A Mother’s Wise Advice – Jataka Tales

Buddha’s Tales for Young and Old
[Asātarūpa-Jātaka (Aghātarūpa-Jātaka)]
The Buddha told this story while he was in Ku adhāna
Forest near the city of Ku iya with regard to Suppavāsā, the
daughter of the king of Koliya. At that time, she had carried
a child in her womb for seven years, was in the seventh day
of giving birth and was having great pains. In spite of this
suffering, she thought of the Buddha and his message
regarding the end of sufferings. Such thoughts, indeed, were
a consolation to her in her pain. So she sent her husband to
the Buddha to hear a greeting from her and to tell him of her
Her message having been given to the Buddha, the
Buddha blessed her, wishing that she grow strong again and
give birth to a healthy child. And at the moment of his
words, so she did.
When her husband returned home, he found that she
had delivered the child already and he marveled at the
Buddha’s powers.
Now that the child was born, Suppavāsā was anxious to
show her bounty for seven days to the Buddha and his
retinue, so she sent her husband back to invite them. But at
the same time, the Buddha had received an invitation from
the layman who supported the venerable Moggallāna.
Wishing to gratify Suppavāsā’s charitable desires, the
Buddha sent Moggallāna to explain the matter, and accepted
the hospitality of Suppavāsā for seven days.
On the seventh day, she dressed up her newly born son,
whose name was Sīvalī, and had him bow before the Buddha
and the monks. When, in due course, he was brought before
Sāriputta, the elder kindly asked the infant whether all was
well with him. “How could it be, venerable sir?” said the
child. “I have had to wallow in blood for seven long years!”
Joyfully, Suppavāsā exclaimed that her child, only
seven days old, was discussing religion with one of the
Buddha’s chief disciples, Sāriputta. The Buddha asked her
whether she would like to have another such child, and she
said, “Seven more, if they would be like him.”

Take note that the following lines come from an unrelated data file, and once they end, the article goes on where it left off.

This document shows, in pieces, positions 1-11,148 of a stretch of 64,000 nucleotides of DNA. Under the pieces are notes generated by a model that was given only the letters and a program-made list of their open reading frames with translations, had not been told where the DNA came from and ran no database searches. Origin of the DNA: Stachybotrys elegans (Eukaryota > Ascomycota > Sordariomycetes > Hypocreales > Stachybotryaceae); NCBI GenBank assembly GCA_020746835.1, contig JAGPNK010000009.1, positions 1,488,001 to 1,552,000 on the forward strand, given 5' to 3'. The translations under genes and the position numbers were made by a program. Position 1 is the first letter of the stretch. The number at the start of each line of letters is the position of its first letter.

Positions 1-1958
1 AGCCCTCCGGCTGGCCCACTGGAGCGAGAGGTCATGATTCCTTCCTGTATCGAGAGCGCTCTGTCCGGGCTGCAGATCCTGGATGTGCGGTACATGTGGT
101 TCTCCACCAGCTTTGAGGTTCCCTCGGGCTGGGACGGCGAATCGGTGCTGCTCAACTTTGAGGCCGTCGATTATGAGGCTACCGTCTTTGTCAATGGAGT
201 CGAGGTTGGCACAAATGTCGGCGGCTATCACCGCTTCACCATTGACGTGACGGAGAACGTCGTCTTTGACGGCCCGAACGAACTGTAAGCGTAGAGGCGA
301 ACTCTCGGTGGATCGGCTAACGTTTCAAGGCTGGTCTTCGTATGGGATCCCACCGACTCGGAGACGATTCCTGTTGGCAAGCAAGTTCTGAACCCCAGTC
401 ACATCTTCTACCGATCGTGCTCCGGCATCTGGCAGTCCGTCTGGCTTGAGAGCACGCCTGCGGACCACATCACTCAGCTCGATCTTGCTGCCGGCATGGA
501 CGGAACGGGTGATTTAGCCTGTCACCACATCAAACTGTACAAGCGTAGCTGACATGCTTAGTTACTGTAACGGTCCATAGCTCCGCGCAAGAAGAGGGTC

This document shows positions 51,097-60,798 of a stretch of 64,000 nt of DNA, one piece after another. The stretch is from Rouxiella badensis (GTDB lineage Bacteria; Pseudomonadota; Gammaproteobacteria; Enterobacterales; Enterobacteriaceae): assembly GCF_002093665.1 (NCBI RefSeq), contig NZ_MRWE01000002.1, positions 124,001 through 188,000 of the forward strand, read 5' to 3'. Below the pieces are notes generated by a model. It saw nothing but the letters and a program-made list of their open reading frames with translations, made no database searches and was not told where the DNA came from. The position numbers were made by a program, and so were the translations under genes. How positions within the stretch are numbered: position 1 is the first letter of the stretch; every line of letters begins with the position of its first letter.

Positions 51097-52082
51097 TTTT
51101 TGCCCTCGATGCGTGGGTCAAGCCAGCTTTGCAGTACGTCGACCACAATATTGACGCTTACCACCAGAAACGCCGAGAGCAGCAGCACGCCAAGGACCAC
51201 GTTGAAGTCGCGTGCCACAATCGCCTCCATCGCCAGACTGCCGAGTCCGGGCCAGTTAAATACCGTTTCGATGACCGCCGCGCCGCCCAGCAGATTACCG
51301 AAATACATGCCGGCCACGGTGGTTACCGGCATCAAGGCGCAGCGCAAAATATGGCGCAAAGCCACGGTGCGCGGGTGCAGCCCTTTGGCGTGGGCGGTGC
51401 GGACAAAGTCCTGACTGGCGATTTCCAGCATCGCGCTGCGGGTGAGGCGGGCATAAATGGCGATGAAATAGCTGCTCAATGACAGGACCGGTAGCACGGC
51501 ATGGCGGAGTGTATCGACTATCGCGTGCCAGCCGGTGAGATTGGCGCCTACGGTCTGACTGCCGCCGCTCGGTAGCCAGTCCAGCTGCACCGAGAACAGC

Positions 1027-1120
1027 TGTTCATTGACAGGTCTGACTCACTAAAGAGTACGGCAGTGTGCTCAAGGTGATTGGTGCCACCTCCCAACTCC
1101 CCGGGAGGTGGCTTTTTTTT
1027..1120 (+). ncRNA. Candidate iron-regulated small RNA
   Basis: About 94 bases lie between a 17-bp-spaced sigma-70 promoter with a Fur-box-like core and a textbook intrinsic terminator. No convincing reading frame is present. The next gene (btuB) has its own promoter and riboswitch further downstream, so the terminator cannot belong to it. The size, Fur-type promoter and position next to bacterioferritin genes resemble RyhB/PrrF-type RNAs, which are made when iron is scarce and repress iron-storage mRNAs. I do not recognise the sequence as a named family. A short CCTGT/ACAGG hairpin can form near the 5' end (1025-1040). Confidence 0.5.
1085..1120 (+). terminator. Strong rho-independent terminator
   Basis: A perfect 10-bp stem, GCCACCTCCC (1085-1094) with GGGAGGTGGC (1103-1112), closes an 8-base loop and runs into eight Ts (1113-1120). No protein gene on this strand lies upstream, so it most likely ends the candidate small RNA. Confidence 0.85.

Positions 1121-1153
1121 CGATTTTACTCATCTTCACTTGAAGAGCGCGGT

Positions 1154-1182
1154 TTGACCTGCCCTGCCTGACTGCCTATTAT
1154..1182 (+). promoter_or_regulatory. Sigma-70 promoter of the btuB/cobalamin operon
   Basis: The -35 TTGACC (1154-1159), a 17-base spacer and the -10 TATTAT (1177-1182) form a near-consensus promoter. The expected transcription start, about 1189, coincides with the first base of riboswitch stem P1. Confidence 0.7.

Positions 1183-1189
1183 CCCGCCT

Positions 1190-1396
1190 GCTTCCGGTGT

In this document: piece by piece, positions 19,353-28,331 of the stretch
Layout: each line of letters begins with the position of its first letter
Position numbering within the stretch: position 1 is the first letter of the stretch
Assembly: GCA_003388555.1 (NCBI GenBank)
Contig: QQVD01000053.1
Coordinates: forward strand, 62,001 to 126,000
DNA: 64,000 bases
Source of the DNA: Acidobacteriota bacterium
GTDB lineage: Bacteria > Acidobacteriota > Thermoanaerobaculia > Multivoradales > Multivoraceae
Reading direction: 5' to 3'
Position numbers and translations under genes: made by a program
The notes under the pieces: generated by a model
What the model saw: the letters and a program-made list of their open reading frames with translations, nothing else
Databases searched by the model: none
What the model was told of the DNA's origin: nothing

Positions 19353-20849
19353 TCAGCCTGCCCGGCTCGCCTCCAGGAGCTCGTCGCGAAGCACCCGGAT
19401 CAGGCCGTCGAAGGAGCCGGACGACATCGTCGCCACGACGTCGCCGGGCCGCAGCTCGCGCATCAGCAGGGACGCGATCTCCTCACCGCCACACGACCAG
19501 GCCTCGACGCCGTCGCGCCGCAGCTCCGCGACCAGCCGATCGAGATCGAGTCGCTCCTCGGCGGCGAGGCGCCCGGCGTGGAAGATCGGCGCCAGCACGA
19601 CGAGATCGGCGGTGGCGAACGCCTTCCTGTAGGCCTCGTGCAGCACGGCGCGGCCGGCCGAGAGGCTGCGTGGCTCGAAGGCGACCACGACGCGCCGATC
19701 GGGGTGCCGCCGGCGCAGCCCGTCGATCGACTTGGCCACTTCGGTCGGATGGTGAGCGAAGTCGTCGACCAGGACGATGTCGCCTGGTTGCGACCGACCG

At the age of seven, Sīvalī joined the monkhood. And
when he reached the age of 20, so that he was able to, he
became a full-fledged monk. In due course, he gained
Arahant-ship [sainthood].
One day, the monks in the preaching hall were
discussing Sīvalī’s achievements and the circumstances of his
birth, wondering what deeds were the cause of this. When
the Buddha entered and questioned the monks as to the
subject of their conversation, he said that Sīvalī was seven
years in the womb and seven days in birth all because of his
own past deeds. And similarly, Suppavāsā’s seven years of
pregnancy and seven days in labor resulted from her past
deeds. And at the monks’ request, the Buddha told the story
of the past:
Once upon a time, the son of Brahmadatta was ruling
righteously in Benares, in northern India. It came to pass that
the King of Kosala made war, killed the King of Benares, and
made the queen become his own wife.
Meanwhile, the queen’s son escaped by sneaking away
through the sewers. In the countryside he eventually raised a
large army and surrounded the city. He sent a message to the
king, the murderer of his father and the husband of his
mother. He told him to surrender the kingdom or fight a
The prince’s mother, the Queen of Benares, heard of
this threat from her son. She was a gentle and kind woman
who wanted to prevent violence and suffering and killing. So
she sent a message to her son – “There is no need for the
risks of battle. It would be wiser to close every entrance to
the city. Eventually the lack of food, water and firewood will
wear down the citizens. Then they will give the city to you
without any fighting.”
The prince decided to follow his mother’s wise advice.
His army blockaded the city for seven days and nights. Then
the citizens captured their unlawful king, cut off his head,
and delivered it to the prince. He entered the city
triumphantly and became the new King of Benares.
The Buddha then said:
“Sīvalī was the prince who in the past blockaded the
city and became king. Suppavāsā was his mother. And I
who have become the Buddha was his father, king of
The Buddha added:
“It was as a result of blockading the city for seven days
that Sīvalī was in the womb for seven years and was seven
days in birth. It was similarly on account of his previous
deeds that he gained Arahant-ship. And it was because
Suppavāsā sent her message bidding her son to take the city
by blockade, that she was doomed to a seven year pregnancy
and to seven days of labor.”
The moral: “Every deed receives its just deserts.”
“Kind advice is wise advice.”